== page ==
The director of the State Art Museum of Moritzburg in Saxony-Anhalt, Katja Schneider, suggested the painting was by the Guggenheim Prize-winning artist Ernst Wilhelm Nay. "It looks like an Ernst Wilhelm Nay. He was famous for using such blotches of colour," Dr Schneider confidently asserted. The canvas was actually the work of Banghi, a 31-year-old female chimp at the local zoo. While Banghi likes to paint, she is not able to build up much of a body of work as her mate Satscho generally destroys her paintings before they can get to the gallery. But this one survived long enough to give Dr Schneider a red face. "I did think it looked a bit rushed," she told Bild newspaper.
Of course, this isn't the first time monkey art has fooled an expert. The classic case occurred in 1964 when newsmen from Sweden's Göteborgs-Tidningen obtained some paintings by Peter, a four-year-old chimp at the Boras zoo. They hung the paintings in a gallery, claiming they were the work of avant-garde artist Pierre Brassau. And soon the works were drawing critical acclaim. One critic wrote: "Brassau paints with powerful strokes, but also with clear determination. His brush strokes twist with furious fastidiousness. Pierre is an artist who performs with the delicacy of a ballet dancer."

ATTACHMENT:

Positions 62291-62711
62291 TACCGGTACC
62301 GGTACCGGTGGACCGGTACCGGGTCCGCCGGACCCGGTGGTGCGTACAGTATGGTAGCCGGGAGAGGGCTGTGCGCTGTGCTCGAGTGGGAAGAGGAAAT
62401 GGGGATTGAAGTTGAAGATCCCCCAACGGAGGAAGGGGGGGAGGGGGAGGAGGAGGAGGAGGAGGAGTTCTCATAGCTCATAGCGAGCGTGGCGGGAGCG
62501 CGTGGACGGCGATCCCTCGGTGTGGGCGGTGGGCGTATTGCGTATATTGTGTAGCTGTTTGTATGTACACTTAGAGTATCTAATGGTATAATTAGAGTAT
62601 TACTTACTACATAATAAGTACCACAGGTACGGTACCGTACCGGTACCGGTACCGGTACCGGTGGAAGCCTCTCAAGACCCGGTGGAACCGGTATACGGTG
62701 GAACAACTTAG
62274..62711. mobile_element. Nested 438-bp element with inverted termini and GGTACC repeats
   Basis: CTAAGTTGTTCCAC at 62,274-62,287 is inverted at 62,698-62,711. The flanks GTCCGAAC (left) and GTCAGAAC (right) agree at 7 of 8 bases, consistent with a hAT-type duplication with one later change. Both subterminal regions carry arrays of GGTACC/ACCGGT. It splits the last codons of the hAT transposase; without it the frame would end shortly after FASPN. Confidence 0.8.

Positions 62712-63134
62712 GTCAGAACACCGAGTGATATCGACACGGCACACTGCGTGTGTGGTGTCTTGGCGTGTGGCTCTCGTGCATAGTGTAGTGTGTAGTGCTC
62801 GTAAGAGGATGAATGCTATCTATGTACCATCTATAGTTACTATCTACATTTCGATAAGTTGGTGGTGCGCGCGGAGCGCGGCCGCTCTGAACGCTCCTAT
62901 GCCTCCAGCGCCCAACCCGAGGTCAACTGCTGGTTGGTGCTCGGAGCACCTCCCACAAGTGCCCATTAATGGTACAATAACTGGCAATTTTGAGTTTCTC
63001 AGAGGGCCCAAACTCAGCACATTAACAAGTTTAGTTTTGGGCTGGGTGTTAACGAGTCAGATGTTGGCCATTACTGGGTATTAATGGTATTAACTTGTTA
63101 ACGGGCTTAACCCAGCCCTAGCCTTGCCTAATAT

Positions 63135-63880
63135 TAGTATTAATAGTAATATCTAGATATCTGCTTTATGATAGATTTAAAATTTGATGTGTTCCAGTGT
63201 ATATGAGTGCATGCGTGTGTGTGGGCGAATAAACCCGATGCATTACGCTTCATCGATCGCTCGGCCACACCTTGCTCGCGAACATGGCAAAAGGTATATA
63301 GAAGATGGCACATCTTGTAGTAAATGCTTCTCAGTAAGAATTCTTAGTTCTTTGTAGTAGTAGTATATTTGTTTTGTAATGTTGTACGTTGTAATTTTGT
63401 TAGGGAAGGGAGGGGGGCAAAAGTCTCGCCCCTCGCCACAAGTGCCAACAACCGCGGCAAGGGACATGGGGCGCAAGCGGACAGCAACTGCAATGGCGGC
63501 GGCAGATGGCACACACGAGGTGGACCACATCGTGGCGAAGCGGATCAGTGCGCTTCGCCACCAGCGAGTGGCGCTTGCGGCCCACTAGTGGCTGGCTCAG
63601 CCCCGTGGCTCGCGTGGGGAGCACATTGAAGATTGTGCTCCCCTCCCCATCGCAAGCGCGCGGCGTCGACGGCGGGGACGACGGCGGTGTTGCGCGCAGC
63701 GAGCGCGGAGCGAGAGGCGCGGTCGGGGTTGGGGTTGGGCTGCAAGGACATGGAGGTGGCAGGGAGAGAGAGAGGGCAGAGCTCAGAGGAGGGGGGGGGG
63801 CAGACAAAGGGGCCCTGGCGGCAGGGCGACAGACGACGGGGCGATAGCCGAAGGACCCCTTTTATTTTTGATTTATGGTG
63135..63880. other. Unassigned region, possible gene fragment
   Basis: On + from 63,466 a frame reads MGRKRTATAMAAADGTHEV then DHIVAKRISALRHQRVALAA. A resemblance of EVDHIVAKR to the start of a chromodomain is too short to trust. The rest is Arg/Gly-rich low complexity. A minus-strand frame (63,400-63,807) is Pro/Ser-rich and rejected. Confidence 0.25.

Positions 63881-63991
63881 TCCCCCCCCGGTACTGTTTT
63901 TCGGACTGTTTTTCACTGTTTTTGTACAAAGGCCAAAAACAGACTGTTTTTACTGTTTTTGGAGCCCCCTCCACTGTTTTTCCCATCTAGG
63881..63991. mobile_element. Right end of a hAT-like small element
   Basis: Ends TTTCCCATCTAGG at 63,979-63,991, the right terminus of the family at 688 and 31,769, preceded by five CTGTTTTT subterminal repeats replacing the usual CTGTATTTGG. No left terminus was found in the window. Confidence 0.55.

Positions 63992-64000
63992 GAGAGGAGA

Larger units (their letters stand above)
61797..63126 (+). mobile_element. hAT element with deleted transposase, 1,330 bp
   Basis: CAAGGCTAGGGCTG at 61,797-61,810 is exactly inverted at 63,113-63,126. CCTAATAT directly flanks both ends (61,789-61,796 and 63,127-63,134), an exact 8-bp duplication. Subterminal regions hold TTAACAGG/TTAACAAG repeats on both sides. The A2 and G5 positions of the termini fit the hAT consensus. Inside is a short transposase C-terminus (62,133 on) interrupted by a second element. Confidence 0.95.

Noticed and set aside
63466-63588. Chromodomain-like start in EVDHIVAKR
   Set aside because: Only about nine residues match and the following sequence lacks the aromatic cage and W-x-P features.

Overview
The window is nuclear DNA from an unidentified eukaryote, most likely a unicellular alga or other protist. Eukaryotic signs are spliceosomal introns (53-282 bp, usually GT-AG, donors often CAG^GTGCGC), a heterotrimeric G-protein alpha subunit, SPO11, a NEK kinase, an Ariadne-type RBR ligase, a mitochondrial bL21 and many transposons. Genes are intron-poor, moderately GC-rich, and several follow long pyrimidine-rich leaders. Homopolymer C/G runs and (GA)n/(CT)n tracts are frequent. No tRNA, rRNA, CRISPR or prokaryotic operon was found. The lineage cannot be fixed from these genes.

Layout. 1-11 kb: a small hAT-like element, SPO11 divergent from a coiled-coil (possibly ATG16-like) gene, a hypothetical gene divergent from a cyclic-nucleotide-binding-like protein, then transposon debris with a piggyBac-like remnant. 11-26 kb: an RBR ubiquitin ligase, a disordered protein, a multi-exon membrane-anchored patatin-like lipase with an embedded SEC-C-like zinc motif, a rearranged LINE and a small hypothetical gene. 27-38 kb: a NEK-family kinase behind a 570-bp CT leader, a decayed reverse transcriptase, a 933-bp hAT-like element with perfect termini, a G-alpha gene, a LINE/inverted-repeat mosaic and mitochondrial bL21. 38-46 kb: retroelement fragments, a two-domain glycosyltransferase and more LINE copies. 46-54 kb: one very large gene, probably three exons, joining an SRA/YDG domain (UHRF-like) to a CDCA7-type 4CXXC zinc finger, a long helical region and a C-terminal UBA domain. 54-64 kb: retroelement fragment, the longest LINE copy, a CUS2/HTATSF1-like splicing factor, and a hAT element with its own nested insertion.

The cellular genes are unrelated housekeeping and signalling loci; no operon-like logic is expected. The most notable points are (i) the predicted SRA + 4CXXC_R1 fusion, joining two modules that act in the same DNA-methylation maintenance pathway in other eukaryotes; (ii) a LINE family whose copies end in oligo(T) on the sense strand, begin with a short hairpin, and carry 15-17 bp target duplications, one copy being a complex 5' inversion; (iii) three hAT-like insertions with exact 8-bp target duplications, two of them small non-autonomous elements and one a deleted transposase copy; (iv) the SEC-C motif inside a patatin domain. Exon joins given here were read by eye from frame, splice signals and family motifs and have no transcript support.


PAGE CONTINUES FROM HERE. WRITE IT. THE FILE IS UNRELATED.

Once upon a time a popular art hoax involved getting critics to praise a work of art, and then revealing that the work was really created by a monkey or a child, thereby proving what poor judgement the critics had. For instance, in the 1960s critics were embarrassed by the cases of Pierre Brassau, the monkey artist, as well as Willie the Painting Worm. But I don't think that kind of hoax would work today because critics seem to be voluntarily lining up to heap praise on works by animals and infants. Paintings by asian elephants are fetching thousands of dollars, and now a 4-year-old girl in New York, Marla Olmstead, is creating a buzz in the art world, having just had her own gallery show. That's one of her paintings to the right. The owner of the gallery said it was his most successful show ever. The NY Times reports that "Marla has sold 24 paintings totaling nearly $40,000, with the prices going up. Her latest paintings are selling for $6,000. Some customers are on a waiting list." I guess this proves that art is whatever critics say is art.
"The Laughing Gnome" was a single by David Bowie. Released in 1967, the song was a novelty single, as Bowie desperately tried to find a commercial breakthrough. The track consisted of the singer meeting the creature of the title and having a conversation, with the gnome’s high-pitched voice (provided by Bowie and studio engineer Gus Dudgeon) delivering a number of deliberately terrible puns on the word ‘gnome’.
Despite this wanton abandonment of Bowie’s musical standards, at the time “The Laughing Gnome” would not provide Bowie with the much-wanted hit single.
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